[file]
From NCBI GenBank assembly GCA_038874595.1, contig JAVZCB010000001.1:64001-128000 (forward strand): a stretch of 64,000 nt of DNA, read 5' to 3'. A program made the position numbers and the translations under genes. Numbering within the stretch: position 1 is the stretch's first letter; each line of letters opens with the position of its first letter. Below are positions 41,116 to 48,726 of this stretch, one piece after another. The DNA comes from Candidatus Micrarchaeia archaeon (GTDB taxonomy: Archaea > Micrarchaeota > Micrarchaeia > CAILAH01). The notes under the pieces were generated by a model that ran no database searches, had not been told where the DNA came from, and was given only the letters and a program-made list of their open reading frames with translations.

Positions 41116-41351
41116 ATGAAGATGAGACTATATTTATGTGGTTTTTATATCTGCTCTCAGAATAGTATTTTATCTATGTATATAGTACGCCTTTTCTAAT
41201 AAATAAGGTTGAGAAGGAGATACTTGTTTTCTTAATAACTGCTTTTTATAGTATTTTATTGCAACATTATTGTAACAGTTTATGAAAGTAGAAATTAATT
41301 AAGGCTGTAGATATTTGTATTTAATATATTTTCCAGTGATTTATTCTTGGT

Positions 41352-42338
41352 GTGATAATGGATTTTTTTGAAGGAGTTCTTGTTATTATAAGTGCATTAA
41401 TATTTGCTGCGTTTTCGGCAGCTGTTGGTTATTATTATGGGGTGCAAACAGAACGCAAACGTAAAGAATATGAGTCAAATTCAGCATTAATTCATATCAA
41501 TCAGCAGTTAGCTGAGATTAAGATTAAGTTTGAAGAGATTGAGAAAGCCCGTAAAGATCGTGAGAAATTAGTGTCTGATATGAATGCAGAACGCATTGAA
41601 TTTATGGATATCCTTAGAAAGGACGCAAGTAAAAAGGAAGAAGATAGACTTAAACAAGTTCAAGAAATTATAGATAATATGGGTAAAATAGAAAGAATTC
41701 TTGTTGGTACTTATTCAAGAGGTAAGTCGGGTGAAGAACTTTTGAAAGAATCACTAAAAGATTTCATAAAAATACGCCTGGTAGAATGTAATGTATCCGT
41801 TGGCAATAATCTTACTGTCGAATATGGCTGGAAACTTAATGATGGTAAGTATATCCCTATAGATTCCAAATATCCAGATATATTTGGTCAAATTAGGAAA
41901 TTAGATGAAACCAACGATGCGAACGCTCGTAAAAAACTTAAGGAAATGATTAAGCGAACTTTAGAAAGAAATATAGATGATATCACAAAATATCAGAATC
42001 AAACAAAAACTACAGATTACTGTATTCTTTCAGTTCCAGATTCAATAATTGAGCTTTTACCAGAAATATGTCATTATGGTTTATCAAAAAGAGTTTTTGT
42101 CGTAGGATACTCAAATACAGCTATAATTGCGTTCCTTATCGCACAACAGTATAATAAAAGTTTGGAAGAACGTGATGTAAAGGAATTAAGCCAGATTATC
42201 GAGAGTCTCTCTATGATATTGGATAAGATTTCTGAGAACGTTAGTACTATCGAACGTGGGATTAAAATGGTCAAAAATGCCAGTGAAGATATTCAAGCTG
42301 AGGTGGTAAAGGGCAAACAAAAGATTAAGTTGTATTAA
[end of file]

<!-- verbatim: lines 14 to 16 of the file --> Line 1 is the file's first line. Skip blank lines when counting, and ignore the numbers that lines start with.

42001 AAACAAAAACTACAGATTACTGTATTCTTTCAGTTCCAGATTCAATAATTGAGCTTTTACCAGAAATATGTCATTATGGTTTATCAAAAAGAGTTTTTGT
42101 CGTAGGATACTCAAATACAGCTATAATTGCGTTCCTTATCGCACAACAGTATAATAAAAGTTTGGAAGAACGTGATGTAAAGGAATTAAGCCAGATTATC
42201 GAGAGTCTCTCTATGATATTGGATAAGATTTCTGAGAACGTTAGTACTATCGAACGTGGGATTAAAATGGTCAAAAATGCCAGTGAAGATATTCAAGCTG